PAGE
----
The QueQue was turned down cold today when we showed up at the offices and putative residence of declared District 2 council candidate Byron Miller. Miller, an insurance broker who also serves on the board of the Edwards Aquifer Authority, is claiming 135 Paso Hondo as his legal residence for the race; City law requires candidates to live in the district they're running to represent for at least six months before filing for office.
Fellow District 2 hopeful Ron Wright issued a press release yesterday suggesting Miller withdraw from the race (or rather, never file, once the window opens February 7) because Miller really lives on Port Royal -- in an Eastside neighborhood that lies just outside the district's boundaries.
The Port Royal house is registered to Miller's ex-wife -- according to the County, they were divorced in 1997, although Miller still refers to her as his wife on occasion, and they appear in a family photograph in a recent church bulletin that nonetheless lists separate addresses for each. Whitepages.com turns up a listing for Byron Miller on Port Royal, but according to the Bexar County Appraisal District, the house belongs to Monica Miller, his (ex)wife. Wright claims to have photos showing Byron Miller's car at the Port Royal house with a recent newspaper (somebody's been watching CSI) to prove the date. But Miller says he simply visits his ex-wife regularly, and lives at Paso Hondo.
So, the QueQue swung by 135 Paso Hondo today to set the matter to rest with a quick home tour of the charming Victorian bungalow (which BCAD has listed as office, not residential). We even brought our camera. But rather than greet us with open arms, Miller quickly turned argumentative, accused the Current of invading his privacy, and told us to come back after we'd toured the homes of the other District 2 candidates. (You want to see my bedroom? he asked indignantly more than once. Well, yes, actually, since that seems like a key difference between "home" and "office," and the part of the house we did see was clearly an office.) As we drove off empty-handed, it was hard not to imagine Miller's assistant jumping into the truck parked out front for a quick trip to IKEA.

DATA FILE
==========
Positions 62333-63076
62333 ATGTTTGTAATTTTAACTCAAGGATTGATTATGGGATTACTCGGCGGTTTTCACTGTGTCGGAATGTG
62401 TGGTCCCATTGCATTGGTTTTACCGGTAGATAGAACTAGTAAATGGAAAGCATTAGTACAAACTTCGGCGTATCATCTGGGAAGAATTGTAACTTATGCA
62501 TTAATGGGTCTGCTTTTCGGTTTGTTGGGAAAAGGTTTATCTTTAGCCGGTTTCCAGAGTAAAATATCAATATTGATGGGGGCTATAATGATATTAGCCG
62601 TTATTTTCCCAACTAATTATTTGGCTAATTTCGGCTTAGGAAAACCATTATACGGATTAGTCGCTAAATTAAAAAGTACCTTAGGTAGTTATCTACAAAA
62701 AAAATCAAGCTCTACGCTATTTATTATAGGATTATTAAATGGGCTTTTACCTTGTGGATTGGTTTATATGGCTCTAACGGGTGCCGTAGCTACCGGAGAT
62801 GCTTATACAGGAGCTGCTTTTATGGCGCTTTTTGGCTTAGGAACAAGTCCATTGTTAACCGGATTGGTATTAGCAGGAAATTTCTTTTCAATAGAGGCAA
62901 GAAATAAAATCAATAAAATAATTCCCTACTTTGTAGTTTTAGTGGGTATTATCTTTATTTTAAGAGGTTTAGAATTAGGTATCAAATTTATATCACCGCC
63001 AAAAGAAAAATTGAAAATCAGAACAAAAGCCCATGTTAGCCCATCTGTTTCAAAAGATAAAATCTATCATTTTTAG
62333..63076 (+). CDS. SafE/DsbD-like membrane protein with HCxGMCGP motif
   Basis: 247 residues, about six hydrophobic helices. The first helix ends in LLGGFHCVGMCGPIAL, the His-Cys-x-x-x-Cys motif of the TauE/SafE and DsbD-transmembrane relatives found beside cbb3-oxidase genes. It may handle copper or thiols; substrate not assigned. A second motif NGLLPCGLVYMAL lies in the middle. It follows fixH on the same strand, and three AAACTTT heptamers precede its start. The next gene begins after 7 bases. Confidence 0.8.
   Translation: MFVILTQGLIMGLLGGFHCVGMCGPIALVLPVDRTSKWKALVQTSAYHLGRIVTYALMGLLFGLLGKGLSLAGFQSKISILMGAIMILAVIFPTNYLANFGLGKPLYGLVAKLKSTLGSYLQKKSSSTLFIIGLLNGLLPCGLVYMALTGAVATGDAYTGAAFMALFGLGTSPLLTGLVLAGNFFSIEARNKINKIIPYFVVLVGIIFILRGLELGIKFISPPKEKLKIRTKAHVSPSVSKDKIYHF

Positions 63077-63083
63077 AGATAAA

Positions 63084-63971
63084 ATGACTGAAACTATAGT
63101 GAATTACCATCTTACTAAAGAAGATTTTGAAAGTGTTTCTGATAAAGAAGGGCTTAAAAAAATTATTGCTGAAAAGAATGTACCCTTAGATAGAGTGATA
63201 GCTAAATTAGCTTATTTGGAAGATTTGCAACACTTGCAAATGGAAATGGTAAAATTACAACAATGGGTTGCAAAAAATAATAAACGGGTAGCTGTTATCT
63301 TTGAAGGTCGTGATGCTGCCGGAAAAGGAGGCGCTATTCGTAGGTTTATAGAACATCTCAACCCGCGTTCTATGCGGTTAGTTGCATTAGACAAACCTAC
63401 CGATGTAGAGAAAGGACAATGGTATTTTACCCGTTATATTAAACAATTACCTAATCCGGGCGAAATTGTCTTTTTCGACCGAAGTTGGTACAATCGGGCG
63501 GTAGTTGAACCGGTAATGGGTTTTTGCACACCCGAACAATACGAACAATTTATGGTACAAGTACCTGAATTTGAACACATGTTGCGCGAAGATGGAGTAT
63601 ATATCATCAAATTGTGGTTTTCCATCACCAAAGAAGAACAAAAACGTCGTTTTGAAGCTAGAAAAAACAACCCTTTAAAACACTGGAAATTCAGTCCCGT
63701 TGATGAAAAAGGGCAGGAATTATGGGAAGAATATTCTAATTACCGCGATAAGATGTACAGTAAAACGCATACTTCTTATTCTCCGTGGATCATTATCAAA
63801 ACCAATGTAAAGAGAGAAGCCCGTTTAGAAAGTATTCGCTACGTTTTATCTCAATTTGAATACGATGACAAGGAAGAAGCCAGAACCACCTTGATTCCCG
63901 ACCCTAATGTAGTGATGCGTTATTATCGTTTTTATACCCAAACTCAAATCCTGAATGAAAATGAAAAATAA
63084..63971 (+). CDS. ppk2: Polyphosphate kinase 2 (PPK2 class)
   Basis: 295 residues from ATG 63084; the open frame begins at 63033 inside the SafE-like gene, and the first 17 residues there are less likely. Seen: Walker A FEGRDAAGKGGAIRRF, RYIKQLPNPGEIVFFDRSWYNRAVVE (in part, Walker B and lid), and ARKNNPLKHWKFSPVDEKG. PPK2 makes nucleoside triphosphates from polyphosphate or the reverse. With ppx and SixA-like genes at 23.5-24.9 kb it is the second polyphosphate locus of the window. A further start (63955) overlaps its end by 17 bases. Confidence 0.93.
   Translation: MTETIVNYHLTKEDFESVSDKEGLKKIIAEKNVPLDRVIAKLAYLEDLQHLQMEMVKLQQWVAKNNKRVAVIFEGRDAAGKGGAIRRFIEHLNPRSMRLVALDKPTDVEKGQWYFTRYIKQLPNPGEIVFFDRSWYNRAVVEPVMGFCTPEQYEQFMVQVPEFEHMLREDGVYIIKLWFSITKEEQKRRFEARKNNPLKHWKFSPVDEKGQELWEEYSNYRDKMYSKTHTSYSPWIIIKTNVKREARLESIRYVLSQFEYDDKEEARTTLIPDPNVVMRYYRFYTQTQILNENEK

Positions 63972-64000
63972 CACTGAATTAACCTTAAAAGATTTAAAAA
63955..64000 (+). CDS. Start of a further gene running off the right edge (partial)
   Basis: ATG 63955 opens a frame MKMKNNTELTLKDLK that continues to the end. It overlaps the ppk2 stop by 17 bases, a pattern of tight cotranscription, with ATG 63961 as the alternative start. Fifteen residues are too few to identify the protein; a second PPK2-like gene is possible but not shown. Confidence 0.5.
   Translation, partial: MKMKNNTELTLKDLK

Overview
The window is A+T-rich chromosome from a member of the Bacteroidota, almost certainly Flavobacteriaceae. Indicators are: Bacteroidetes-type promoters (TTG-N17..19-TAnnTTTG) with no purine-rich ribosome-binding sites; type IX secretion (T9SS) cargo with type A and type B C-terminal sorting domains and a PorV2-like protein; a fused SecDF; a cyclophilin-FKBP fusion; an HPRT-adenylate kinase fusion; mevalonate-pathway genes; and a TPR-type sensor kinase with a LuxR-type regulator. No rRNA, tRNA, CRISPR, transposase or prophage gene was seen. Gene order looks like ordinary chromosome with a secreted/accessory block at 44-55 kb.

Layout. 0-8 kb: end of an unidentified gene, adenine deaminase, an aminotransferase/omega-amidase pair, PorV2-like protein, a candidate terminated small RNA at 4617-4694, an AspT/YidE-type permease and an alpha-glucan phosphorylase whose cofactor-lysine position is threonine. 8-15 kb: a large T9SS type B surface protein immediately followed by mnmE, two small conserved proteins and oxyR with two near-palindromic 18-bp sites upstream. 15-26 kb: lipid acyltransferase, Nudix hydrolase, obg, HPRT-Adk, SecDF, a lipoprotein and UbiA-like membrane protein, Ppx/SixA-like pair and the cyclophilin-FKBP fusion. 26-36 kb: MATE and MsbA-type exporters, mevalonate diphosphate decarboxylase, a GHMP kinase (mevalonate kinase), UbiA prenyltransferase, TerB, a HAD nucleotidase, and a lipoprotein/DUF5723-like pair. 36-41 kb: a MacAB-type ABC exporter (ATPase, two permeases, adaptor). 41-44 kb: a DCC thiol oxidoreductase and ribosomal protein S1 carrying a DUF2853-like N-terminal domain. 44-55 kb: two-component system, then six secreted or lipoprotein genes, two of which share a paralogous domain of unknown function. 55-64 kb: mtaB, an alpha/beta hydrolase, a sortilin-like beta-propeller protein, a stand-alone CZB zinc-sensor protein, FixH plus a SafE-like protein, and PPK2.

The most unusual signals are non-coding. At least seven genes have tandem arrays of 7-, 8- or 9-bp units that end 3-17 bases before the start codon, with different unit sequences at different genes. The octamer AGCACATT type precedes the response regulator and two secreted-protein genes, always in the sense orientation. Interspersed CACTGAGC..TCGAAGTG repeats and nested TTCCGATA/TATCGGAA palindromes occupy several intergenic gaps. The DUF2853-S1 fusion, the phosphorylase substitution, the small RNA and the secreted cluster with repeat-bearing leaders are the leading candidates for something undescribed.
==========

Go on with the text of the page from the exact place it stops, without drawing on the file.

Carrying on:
Miller's similar evasiveness on the phone yesterday (he's buying the Paso Hondo house, he said; later he amended that to "leasing to own") got us to wondering about that Edwards Aquifer Authority board seat. Miller was first appointed to fill the vacant District 2 seat in 2006 -- which required him to fill out an application averring that he was a resident of EAA's District 2, which covers roughly the same area as the council district. Miller listed 1149 E. Commerce as his residence -- you've seen the building: it's one of the charming renovated storefronts just across from Sunset Station, where SAGE and theFund keep offices. No apartments in sight, but I suppose there's nothing stopping someone from moving in -- there are bathrooms down the hall.
According to BCAD, Miller doesn't own other property in the district. But maybe he really does live at Paso Hondo and just wanted to straighten up before he showed a camera-wielding reporter around. He reminded the Current that many people live and work in the same space. You bet. We'd just like to have seen the homefront for ourselves.
The Secretary of State defines "residence" as "domicile, that is, one's home and fixed place of habitation to which one intends to return after any temporary absence," but the Secretary's office notes that whether an address qualifies as a residence for the purpose of running for the EAA board is a question of fact for the courts.
Leticia Vacek with the City of San Antonio said that they verify council candidates' residences by comparing them with the County voter-registration records -- no word on whether a coffee maker and pajamas are required.
In the meantime, please consider that Miller told us he wasn't saying "no, you can't see my home," he just wasn't saying yes. We need to return to his home as an invited guest, he said, not a reporter. We're waiting for our invitation ...